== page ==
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Smallpox was a highly contagious and often fatal disease which was a real plague in several regions of the world until its eradication in 1979. Its impact on Quebec during its colonial period was discussed in the first part of this article.
Smallpox struck Quebec for the last time in 1885. Almost a century had passed since the conception of the smallpox vaccine, yet vaccination was not widespread among French Canadians despite efforts by governments to encourage or even impose it.
In March 1885, a conductor of the Grand Trunk Railway brought smallpox to Montreal. His bedsheets then infected Pélagie Robichaud, a worker in the laundry room of the hospital where the man was receiving treatment. She was the first to victim of the 1885 smallpox epidemic. Her burial indicates that she passed away in Montreal on April 2nd.
Following the contagion of Pélagie Robichaud, the disease killed several thousand people in 1885 and 1886, with Montreal at the center of the epidemic. Vaccination was imposed on Montrealers, not without resistance: several anti-vaccination riots broke out among the suspicious population.
The anti-vaccine movement had influential figures on its side. Joseph Émery-Coderre, an eminent doctor campaigning against compulsory vaccination, is a notable example. The Catholic Church was called in to convince the reluctant population. Édouard-Charles Fabre, Bishop of Montreal at the time, played a decisive role in garnering public support for the vaccination campaign; he would order the priests of his diocese to do the same.
This crisis arose in a complex political context: it broke out at the same time as the North West rebellion, during which the Métis of the Prairies revolted against the Canadian government. The Métis of Western Canada, who are primarily descended from French Canadians and First Nations, were mostly French-speaking and Catholic, and their rebellion enjoyed considerable support in Quebec.
Its failure, which notably resulted in the hanging of Louis Riel, considerably exacerbated tensions between Francophones and Anglophones in Quebec as well as the distrust of French Canadians towards government directives. John A. Macdonald, then Prime Minister of Canada, is credited with the phrase “[Riel] shall hang though every dog in Quebec bark in his favour.”
French and English-language newspapers were passing the buck, on the one hand evoking the hysteria of English Canadians and on the other hand the uncleanliness of French Canadians. On September 12th, 1885, L’Union des Cantons-de-l’Est, based in Victoriaville, published an article on the alleged ravages of smallpox. Here is the introduction:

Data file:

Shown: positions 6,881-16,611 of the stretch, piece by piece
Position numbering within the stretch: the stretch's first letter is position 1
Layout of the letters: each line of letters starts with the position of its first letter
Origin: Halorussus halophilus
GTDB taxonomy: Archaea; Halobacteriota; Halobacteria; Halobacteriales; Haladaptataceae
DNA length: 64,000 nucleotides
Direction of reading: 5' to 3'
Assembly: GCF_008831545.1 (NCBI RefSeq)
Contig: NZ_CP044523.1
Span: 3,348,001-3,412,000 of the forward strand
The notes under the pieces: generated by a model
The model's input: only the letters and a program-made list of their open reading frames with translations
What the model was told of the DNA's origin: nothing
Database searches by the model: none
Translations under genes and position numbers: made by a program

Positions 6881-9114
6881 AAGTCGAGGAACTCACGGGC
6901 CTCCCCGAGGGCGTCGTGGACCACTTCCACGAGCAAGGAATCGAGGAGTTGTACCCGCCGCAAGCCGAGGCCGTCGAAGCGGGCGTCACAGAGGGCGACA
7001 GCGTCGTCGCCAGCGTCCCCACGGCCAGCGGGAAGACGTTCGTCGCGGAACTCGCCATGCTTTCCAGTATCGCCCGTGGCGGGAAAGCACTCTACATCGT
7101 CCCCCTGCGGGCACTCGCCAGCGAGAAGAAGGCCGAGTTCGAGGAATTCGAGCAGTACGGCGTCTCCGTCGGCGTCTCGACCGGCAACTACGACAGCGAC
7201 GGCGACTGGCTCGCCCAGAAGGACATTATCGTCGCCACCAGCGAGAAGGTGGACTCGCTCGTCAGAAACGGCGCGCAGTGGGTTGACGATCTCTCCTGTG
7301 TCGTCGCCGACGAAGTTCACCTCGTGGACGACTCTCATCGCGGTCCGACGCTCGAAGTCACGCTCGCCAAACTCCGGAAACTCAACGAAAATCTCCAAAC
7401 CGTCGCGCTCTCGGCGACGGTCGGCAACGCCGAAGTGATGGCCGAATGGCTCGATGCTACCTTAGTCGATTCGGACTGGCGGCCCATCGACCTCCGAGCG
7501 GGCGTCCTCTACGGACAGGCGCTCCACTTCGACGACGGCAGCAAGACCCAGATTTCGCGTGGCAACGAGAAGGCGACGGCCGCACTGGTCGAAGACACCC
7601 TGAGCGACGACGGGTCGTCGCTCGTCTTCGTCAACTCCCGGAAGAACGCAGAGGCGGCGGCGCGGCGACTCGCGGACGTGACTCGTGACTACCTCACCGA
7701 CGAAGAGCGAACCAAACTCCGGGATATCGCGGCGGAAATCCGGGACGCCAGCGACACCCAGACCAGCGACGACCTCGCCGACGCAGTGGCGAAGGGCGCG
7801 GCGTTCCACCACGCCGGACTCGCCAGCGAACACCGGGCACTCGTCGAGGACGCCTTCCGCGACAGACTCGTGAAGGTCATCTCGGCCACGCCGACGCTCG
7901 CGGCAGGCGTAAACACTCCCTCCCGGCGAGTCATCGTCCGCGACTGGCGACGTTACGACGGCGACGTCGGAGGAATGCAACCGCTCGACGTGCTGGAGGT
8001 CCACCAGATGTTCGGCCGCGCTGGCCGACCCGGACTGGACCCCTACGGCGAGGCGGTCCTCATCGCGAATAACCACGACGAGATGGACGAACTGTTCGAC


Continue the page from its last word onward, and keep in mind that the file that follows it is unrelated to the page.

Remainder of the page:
” If we were to believe the American newspapers published in English, we would think that smallpox is decimating the good city of Montreal. Practically speaking, our commercial metropolis is currently in quarantine at this time! Many people are suffering, and many more will suffer from this state of affairs. And whose fault is it? It is your city’s press, good people of Montreal. It spread everywhere that smallpox was eating away at you, that the plague was taking on horrible proportions, that the whole city was going to have to go through it. “
Thus, this article accuses English-language newspapers of greatly exaggerating the proportions of the smallpox epidemic, especially since English Canadians seemed to attribute the gravity of the situation to French Canadians:
” Now, as there needs to be a bête noire everywhere, it was imagined that French Canadians must be the originators and propagators of the epidemic. The Montreal Herald accused our conationals of being ignorant, dirty, filthy, etc. This is a big slander! Our French Canadian women are generally clean, industrious, spending three quarters of their time washing and cleaning in their homes. “
However, this article does not reject science and recognizes the shortcomings of the French-Canadian population when it comes to hygiene.
” The ravages of indifference to reading and science are infinitely more to be feared than those of smallpox in Montreal, whose victims do not exceed a few dozen. “
Also in September 1885, however, remedies and recipes for smallpox were published in L’Union des Cantons-de-l’Est, perpetuating the idea that vaccination was superfluous at best, if not dangerous.
” I remember reading in the (Journal de l’Instruction publique) that the Sarracenia root was an antidote against this disease. Quickly I set to work, I sent my altar boy, a young Montagnais, to fetch me the plant in question, we infused the root, scarcely had they taken two or three potions that they felt sensibly better, the fever disappeared, the pustules dried out, they were out of danger, they did not even bear the marks of smallpox. ”
” When Jenner discovered the cowpox vaccine in England, the world of science wanted to strike lightning upon his head; but when the most learned medical school in the universe, that of Paris, published this recipe for smallpox, it passed without a hitch. It is as infallible as fate and wins in all cases.
Zinc sulphate, 1 grain ; digitalis, 1 grain ; 1 1/2 teaspoon of sugar. Mix with two tablespoons of water. When the mixture is perfect add four ounces of water. Take a teaspoonful every hour. The disease will go away within twelve hours. “
The 1885 epidemic was the last major health crisis related to smallpox in the Western world, just under a century before the complete eradication of the sickness thanks to vaccination. 1979 marked the end of the virus responsible for one of the deadliest contagious diseases in human history, of which only a few samples remain to this day for research purposes.
Student and Université de Montréal’s Programme de recherche en démographie historique (PRDH) collaborator.